In addition, leaders have carefully set out the smaller blocks of learning pupils need to know in each topic. Leaders recognise that the implementation of the intended curriculum in some subjects is further along than it is in others. Teachers use different methods to assess pupils' knowledge in the wider curriculum.

This includes end of unit tests to check what pupils can remember. However, this information is not used consistently well to address gaps in knowledge when they emerge.

Teachers support pupils with special educational needs and/or disabilities (SEND) effectively.

Leaders have ensured there are appropriate systems in place to help identify pupils who may have additional needs. Teachers scaffold tasks suitably and use resources well so that pupils with SEND can access the curriculum. Leaders monitor the progress of pupils with SEND carefully, and intervene where necessary to provide support.

Leaders ensure that pupils have many different opportunities for their wider personal development. Pupils take part in a range of different extra-curricular clubs, such as sport, dance and choir. The school's personal, social and health education (PSHE) is well structured.

Over time, pupils develop their understanding of how to stay healthy and safe, both physically and mentally. Pupils also learn about different types of relationships in an age-appropriate way. Pupils have a secure understanding of fundamental British values through assemblies and voting for members of the school council.

There are several ways that pupils work with the local community, such as fundraising, planting in the community and remembrance events. Pupils enjoy the different ways they can be part of wider school life.

Governors are extremely committed to the school and provide effective support and challenge to leaders.

They understand their delegated responsibilities from the trust, and carry these out well. Trust leaders are highly effective and have an accurate view of the school's strengths and areas for further development. Staff are overwhelmingly positive about the school and are proud to work here.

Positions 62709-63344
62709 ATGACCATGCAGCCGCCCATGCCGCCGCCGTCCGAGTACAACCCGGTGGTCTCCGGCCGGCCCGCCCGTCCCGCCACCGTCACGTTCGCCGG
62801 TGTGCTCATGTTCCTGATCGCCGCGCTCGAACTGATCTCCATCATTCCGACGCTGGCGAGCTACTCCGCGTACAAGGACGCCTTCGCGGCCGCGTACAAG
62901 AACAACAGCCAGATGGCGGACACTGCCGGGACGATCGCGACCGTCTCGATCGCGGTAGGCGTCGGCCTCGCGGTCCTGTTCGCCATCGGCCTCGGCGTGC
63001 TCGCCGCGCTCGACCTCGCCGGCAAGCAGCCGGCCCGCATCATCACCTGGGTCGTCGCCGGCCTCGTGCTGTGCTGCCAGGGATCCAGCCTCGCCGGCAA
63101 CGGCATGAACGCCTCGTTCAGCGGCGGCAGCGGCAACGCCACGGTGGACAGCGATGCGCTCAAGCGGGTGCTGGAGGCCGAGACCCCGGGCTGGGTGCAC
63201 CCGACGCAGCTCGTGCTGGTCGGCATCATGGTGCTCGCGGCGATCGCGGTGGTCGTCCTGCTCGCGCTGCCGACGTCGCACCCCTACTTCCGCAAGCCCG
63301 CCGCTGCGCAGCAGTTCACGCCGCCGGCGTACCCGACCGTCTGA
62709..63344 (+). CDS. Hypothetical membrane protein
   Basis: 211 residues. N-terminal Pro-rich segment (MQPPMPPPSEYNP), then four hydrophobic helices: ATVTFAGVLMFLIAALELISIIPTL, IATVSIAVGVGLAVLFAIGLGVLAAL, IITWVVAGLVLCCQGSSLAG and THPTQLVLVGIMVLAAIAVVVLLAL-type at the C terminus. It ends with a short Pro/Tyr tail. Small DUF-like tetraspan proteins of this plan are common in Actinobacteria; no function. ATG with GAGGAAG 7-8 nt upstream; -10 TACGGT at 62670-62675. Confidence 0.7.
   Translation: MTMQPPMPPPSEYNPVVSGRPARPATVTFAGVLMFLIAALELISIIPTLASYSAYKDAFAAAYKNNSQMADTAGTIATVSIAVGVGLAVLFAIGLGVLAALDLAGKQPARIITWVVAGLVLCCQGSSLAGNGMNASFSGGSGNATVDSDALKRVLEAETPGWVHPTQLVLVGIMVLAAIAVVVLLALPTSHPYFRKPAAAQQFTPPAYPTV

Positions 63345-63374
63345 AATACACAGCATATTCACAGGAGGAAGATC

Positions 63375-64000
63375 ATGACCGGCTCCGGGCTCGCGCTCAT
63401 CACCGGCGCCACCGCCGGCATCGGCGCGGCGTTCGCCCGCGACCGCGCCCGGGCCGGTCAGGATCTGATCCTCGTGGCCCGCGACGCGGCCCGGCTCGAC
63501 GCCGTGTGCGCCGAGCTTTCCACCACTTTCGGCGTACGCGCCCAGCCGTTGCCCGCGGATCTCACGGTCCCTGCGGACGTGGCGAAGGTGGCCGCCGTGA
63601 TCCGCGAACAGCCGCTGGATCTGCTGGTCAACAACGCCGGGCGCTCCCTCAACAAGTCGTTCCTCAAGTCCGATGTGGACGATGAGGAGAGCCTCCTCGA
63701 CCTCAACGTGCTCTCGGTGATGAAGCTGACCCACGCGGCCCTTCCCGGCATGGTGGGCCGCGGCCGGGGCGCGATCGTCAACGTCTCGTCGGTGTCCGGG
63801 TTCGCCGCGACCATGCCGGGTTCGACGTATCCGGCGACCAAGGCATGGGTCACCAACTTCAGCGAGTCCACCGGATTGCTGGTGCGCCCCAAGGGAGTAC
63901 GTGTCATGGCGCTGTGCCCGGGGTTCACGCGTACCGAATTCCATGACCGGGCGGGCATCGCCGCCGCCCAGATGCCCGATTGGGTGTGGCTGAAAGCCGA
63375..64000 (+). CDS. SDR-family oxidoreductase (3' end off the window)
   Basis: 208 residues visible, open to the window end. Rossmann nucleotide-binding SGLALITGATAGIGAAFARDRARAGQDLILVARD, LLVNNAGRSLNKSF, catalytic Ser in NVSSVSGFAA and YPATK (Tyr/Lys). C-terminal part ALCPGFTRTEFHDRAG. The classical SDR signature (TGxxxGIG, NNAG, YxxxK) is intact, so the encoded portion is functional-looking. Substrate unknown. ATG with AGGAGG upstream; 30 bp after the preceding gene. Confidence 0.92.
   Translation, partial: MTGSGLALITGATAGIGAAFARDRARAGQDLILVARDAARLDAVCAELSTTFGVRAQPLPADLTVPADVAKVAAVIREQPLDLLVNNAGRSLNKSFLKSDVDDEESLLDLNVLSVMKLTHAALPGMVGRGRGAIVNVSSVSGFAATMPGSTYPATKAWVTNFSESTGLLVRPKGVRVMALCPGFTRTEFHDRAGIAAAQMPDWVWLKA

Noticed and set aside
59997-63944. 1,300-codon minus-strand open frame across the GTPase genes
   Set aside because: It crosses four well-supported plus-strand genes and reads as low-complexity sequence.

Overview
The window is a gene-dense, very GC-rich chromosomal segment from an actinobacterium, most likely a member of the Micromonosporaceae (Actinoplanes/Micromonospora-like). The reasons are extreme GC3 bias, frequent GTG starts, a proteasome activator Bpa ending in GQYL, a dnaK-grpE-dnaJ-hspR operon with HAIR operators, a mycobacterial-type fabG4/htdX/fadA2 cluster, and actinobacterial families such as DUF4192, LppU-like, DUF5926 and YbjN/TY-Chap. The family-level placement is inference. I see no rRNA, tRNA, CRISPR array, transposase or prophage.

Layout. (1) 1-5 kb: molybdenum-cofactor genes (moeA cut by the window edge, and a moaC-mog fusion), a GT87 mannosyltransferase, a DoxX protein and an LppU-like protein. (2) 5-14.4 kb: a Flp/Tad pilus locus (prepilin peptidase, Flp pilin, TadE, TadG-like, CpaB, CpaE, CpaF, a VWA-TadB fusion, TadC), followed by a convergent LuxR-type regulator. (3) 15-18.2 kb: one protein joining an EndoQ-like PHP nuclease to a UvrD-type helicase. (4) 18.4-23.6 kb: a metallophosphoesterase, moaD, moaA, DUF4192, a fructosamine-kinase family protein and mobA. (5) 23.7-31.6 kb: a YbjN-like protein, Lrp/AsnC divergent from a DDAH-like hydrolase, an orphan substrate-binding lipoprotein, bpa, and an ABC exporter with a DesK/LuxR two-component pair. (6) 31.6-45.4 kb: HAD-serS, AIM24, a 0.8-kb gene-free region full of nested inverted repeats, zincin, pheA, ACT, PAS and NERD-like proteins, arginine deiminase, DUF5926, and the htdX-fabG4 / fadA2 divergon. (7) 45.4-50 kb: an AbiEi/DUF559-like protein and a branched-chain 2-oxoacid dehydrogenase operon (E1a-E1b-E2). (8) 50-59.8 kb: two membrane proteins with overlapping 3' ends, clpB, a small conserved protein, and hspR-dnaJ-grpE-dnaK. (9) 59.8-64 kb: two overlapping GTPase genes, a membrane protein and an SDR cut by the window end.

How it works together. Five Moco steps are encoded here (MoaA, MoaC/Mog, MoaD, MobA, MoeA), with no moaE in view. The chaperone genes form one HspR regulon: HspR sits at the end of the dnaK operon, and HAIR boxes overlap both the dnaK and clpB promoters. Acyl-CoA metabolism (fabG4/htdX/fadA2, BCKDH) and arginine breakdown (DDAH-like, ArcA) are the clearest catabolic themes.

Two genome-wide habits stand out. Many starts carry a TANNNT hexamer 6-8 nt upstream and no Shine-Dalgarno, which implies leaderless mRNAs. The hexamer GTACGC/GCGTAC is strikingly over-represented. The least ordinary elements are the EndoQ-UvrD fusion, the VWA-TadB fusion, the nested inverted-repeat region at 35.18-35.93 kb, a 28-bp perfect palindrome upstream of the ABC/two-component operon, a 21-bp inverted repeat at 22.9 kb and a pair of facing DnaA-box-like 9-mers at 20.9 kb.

The arrangements for safeguarding are effective.

Leaders ensure all appropriate checks are carried out on adults before they begin working at the school.

Staff are clear about what they need to record and whom they should speak to if they have a concern about a child.

Staff receive regular training on safeguarding and have secure knowledge of local issues. Leaders keep accurate records of safeguarding incidents and act quickly to ensure that pupils get the help they need in a timely way. Pupils learn to keep themselves and others safe through the school's PSHE curriculum, assemblies and visitors to school, such as the police.

What does the school need to do to improve?

(Information for the school and appropriate authority)

• Staff do not assess pupils' phonic progress with sufficient frequency to identify those who are falling behind with the programme. This means that, in Reception, there are some children who are behind where they should be in their reading development. Leaders should ensure that staff assess children's phonic knowledge more regularly so that any child who falls behind is given targeted supported immediately.

• Leaders' use of assessment in the wider curriculum is still in the early stages of development. At present, it is unclear how teachers use assessment information to address gaps in knowledge when they are identified. Leaders should continue to refine their use of assessment in the wider curriculum so that it accurately pinpoints gaps in knowledge to help teachers plan subsequent learning.